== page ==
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Life in the north of Albania has been historically challenging. In fact, many locals consider surviving the harsh winters and rugged landscape of the north heroic! The towers scattered throughout the northern part of Albania were once typical dwellings of the area. As such, they reflect the normal, daily life of its inhabitants in all its heroism. In this day and age, these towers are especially appealing as they tell of lives we simply cannot fathom in the 21st century. Thankfully, several of these typical century-old towers have survived to this day and are open to all visitors. Read on!
The traditional shape of the northern tower is quadrilateral and it is usually made of stone, the most enduring element found in nature. The interiors are mostly constructed in wood, including roofs, ceilings, floor divisions, and numerous small windows, typical of northern dwellings. Internal and external staircases connect the floors making movement fairly smooth for all residents. Because of the severe climate, northern towers are efficient constructions based on functionality. The ground floor was mainly used for keeping animals while other floors accommodated residents and friends.
This gorgeous mill was built more than 120 years ago along the beautiful Valbona River. Among locals, it is known simply as Mulliri i Currit. This small center of history and culture is located only 4 km away from the town of the same name. Quite fortunately, the trip is quite worthwhile as the tower stands in one of the most beautiful areas of the entire country. The nature surrounding the tower is simply stunning! This two-story building, typical of the old architecture of the area, was declared a monument of the first category in 1979.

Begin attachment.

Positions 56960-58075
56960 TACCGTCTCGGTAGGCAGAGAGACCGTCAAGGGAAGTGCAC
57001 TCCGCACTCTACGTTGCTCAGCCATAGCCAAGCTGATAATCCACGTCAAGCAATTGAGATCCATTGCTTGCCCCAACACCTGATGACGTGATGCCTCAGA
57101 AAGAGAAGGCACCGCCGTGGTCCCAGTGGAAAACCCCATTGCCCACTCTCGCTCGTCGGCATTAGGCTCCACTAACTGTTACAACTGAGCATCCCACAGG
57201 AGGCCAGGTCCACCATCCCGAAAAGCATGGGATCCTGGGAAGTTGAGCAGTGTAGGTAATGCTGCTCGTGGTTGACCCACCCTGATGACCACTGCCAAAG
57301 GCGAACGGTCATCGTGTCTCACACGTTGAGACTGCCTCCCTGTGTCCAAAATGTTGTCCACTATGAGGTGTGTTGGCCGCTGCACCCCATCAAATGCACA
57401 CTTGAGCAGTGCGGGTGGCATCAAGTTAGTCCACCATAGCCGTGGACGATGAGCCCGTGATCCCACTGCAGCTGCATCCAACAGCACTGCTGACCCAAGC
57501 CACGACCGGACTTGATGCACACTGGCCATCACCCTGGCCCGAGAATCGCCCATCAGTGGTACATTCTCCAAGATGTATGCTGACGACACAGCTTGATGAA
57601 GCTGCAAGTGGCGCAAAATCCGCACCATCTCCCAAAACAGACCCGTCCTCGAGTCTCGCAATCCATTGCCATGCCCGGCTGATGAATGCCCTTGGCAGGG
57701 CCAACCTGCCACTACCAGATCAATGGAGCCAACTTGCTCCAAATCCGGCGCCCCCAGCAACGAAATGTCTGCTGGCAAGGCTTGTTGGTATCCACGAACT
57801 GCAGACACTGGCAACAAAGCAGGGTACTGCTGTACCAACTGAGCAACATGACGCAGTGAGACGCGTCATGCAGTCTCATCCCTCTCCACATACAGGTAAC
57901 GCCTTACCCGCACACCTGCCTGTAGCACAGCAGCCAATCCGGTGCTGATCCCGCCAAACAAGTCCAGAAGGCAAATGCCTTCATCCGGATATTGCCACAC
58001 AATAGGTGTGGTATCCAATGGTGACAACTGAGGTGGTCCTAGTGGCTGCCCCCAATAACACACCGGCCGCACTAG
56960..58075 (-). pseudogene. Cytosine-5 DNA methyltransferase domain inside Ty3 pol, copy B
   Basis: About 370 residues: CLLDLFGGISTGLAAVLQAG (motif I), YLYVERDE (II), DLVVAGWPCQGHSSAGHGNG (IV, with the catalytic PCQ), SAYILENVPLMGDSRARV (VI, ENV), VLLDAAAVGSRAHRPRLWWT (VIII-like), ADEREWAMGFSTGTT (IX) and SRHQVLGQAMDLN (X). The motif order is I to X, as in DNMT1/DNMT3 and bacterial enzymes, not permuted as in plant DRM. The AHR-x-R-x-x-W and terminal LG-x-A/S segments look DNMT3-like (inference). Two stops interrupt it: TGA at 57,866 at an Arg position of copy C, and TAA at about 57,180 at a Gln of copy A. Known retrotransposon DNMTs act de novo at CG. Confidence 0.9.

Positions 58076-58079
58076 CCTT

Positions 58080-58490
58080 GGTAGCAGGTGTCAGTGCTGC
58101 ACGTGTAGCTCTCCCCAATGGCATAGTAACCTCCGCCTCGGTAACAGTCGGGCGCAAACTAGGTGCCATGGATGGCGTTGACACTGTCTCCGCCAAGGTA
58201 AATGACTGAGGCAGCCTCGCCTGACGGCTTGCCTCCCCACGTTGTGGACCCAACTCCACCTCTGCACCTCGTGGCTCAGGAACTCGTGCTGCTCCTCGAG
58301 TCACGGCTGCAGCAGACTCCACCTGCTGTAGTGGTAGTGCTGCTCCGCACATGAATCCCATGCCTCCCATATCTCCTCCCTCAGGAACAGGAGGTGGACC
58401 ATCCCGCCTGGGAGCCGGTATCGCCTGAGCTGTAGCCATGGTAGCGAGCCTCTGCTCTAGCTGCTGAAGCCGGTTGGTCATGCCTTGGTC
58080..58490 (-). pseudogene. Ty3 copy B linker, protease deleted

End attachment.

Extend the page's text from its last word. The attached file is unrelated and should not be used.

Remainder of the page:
You can find this tower along the road that takes you to Bajram Curri, located in Bujan Village. Tropoja residents consider this three-story, 18th century construction to be a symbol of their historical and cultural heritage. The reason why is that Mic Sokoli, a beloved Albanian hero, was born and raised here. Sokoli died heroically on April 22nd of 1881 in a battle against the Ottomans as he revolted by pressing his body against the mouth of an enemy cannon. Thus, the tower has special patriotic value not only for the town but the entire country. Indeed, the exhibits within the tower-museum focus on exposing the general local resistance against invaders. Rightfully, the tower was declared a monument of culture in 1978. In terms of construction, the tower is similar to others in effectively combining stone and wood material. However, this prism-shaped construction has a distinct pyramidal roof. Especially remarkable are the countless small windows scattered in the four sides of the building.
Located in Bujan village, this old residence was declared a protected monument in 1977. This is also a building of high patriotic significance for Albania as Sali Mani, uncle to Mic Sokoli and leader of the resistance of 1912, lived there. The building is a three-story stone fortification with traditional arched windows. The first floor allows access to the tower through a vaulted wooden door, while the interior staircase facilitates access to the other two floors. The construction models those typical of the Gjakovë Highlands and its local lifestyle, separating animals, women, and men in different floors. The ground floor was once a barn, the first floor was the women’s room while the second floor was reserved for the head of the household and his guests. Built at the end of the 18th century, in the past century, this tower became famous as the venue of the Bujan Conference.
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